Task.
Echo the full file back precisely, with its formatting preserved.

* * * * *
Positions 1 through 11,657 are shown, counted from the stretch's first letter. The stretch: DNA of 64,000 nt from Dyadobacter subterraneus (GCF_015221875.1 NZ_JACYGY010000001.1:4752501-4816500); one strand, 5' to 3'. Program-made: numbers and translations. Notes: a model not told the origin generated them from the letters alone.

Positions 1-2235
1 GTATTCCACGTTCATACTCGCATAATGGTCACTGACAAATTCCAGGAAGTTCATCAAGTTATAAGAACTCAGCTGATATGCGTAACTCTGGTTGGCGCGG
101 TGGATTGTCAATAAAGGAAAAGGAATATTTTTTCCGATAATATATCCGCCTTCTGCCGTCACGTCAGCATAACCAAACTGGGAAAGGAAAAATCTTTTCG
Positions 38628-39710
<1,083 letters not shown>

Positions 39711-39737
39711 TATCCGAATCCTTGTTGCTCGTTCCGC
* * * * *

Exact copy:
Positions 1 through 11,657 are shown, counted from the stretch's first letter. The stretch: DNA of 64,000 nt from Dyadobacter subterraneus (GCF_015221875.1 NZ_JACYGY010000001.1:4752501-4816500); one strand, 5' to 3'. Program-made: numbers and translations. Notes: a model not told the origin generated them from the letters alone.

Positions 1-2235
1 GTATTCCACGTTCATACTCGCATAATGGTCACTGACAAATTCCAGGAAGTTCATCAAGTTATAAGAACTCAGCTGATATGCGTAACTCTGGTTGGCGCGG
101 TGGATTGTCAATAAAGGAAAAGGAATATTTTTTCCGATAATATATCCGCCTTCTGCCGTCACGTCAGCATAACCAAACTGGGAAAGGAAAAATCTTTTCG
Positions 38628-39710
<1,083 letters not shown>

Positions 39711-39737
39711 TATCCGAATCCTTGTTGCTCGTTCCGC